Jurors Hear Opening Statements in Delaware Auditor's Corruption Trial

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Criminal corruption charges against Delaware State Auditor Kathy McGuiness have no basis in fact and are based on a biased investigation that included false statements used to obtain a search warrant and a grand jury indictment, her attorney told a jury Tuesday.

Defense attorney Steve Wood used his opening statement in McGuiness’ trial to systematically poke holes in the prosecution’s allegations that McGuiness is guilty.

“The evidence will show you that the state’s witnesses, and its evidence, are not the truth, the whole truth and nothing but the truth,” Wood said. “Kathy McGuiness is not guilty.”

McGuiness, a Democrat who was elected in 2018 and filed for reelection last month, is responsible for rooting out government fraud, waste and abuse. She was indicted in October on felony counts of theft and witness intimidation, and misdemeanor charges of official misconduct, conflict of interest and noncompliance with procurement laws.

“No one is above the law,” prosecutor Mark Denney told the jury.

Prosecutors allege, among other things, that McGuiness hired her daughter as a temporary employee in May 2020, even though other temporary employees had left because of the lack of available work amid the coronavirus pandemic. They say the daughter was granted special favors, such as having access to a state vehicle, and continued to be paid even after she left for college in South Carolina.

Wood told jurors it is not a crime for a state official to hire a close relative, and that Saylar McGuiness “earned every penny that she made.” The state’s own records show she was not treated differently than other similarly situated employees, he said.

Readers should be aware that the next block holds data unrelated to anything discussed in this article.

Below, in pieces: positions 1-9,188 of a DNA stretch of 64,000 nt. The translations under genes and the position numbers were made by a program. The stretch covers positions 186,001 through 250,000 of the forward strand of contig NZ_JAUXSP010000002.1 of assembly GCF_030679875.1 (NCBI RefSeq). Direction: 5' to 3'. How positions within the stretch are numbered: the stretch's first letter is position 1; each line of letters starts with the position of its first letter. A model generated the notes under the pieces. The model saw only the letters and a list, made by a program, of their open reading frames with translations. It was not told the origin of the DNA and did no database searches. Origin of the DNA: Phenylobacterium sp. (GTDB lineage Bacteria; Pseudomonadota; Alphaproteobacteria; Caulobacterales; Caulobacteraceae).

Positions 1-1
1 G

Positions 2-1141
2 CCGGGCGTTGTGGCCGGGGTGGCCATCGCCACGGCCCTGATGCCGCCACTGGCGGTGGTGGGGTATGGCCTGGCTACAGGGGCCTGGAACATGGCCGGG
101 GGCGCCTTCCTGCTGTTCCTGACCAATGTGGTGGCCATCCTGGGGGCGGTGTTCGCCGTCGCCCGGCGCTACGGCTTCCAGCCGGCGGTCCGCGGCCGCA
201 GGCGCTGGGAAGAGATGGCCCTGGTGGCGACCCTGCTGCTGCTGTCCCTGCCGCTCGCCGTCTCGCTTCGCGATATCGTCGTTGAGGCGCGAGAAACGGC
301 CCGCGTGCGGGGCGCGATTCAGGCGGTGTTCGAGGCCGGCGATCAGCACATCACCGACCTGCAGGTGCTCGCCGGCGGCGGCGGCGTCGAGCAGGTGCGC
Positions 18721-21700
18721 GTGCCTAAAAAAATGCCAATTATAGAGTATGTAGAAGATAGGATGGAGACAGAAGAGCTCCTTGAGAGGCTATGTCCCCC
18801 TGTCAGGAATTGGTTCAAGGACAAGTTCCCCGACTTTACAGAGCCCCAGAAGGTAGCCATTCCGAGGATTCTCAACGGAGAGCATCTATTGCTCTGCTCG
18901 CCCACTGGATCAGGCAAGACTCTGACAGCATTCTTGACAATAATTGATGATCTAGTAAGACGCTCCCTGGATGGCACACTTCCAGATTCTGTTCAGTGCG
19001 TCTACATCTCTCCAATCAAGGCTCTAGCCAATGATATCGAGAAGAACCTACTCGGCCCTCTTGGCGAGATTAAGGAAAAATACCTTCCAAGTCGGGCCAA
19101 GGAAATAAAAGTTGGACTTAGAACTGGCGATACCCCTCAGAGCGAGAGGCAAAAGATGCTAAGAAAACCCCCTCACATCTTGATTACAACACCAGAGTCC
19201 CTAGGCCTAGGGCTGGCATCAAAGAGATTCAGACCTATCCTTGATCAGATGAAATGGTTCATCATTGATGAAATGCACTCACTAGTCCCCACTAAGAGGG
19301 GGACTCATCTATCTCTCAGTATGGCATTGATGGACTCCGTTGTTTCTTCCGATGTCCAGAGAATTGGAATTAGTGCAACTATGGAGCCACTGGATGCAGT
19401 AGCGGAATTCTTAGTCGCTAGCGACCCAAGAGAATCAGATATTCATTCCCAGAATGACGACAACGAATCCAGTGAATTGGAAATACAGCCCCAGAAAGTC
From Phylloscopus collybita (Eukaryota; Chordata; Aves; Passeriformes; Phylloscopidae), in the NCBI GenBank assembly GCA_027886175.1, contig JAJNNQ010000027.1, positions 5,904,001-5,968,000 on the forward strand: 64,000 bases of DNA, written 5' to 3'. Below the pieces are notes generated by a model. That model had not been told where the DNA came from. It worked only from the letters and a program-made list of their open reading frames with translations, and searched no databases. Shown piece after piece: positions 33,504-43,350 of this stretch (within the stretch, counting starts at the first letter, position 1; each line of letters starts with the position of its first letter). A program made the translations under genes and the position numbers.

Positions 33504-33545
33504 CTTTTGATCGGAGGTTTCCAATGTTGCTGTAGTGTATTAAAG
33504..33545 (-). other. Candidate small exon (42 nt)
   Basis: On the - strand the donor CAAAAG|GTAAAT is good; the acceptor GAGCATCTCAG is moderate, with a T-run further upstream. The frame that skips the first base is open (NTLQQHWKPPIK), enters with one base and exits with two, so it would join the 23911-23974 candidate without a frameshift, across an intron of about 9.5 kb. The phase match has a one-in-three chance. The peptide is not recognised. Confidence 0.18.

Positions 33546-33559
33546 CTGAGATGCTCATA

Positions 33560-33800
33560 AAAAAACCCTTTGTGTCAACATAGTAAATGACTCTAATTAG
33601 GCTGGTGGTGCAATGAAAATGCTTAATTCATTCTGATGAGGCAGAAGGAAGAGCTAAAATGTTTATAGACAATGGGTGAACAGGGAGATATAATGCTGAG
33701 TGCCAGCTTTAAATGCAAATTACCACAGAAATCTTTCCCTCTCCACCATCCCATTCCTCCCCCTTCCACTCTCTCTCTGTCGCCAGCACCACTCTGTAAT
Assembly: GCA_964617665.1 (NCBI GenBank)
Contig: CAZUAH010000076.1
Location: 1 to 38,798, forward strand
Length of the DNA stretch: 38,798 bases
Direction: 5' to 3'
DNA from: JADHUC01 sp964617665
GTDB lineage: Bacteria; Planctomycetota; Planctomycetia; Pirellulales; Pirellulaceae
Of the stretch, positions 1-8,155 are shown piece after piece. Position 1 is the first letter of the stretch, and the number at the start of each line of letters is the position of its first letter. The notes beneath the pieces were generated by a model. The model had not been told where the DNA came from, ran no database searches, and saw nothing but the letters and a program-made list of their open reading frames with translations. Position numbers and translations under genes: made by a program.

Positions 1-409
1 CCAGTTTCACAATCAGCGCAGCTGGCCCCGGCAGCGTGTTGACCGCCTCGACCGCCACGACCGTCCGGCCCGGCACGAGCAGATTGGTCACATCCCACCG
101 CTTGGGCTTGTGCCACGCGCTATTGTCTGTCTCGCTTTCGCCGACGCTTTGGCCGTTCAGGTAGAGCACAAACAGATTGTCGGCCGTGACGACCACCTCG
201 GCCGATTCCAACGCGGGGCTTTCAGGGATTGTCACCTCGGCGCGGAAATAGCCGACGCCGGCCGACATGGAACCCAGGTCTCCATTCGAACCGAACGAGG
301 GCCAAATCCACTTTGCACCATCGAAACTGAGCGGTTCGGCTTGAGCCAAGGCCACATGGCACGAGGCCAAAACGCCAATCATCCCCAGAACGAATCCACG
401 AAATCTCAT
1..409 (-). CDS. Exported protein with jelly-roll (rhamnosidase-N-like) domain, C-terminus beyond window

Saylar McGuiness, who is among the witnesses that will testify, has not been charged with any wrongdoing.

Wood also rejected prosecution allegations that McGuiness intimidated and retaliated against employees who reported alleged wrongdoing or who she believed might be cooperating with investigators. Prosecutors allege that the intimidation, which included monitoring employees’ emails in real time, began as early as March 2019, but Wood said McGuiness did not learn until Sept. 2021 she was the subject of a criminal investigation.

Wood also said that the only employee in the auditor’s office who was fired or demoted during the time covering McGuiness’ alleged misconduct was her former chief of staff. Wood said that person was fired “for having an inappropriate sexual relationship with a subordinate.”

“The state ignored evidence that didn’t fit their story and sometimes said things that were flat out false,” Wood said, adding that chief investigator Frank Robinson has admitting making false statements under oath in order to obtain a warrant to search McGuiness’ office.

Wood also said state documents will disprove allegations that McGuiness improperly orchestrated a no-bid “communications services” contract for a company she had used as a campaign consultant when running for lieutenant governor in 2016, then deliberately kept the contract payments under $5,000 each to avoid having to get payments approved by the Division of Accounting.

“These payments were not secret. They were not hidden,” he said, adding that McGuiness frequently sought and obtained advice from the deputy attorney assigned to her office.

Copyright AP - Associated Press
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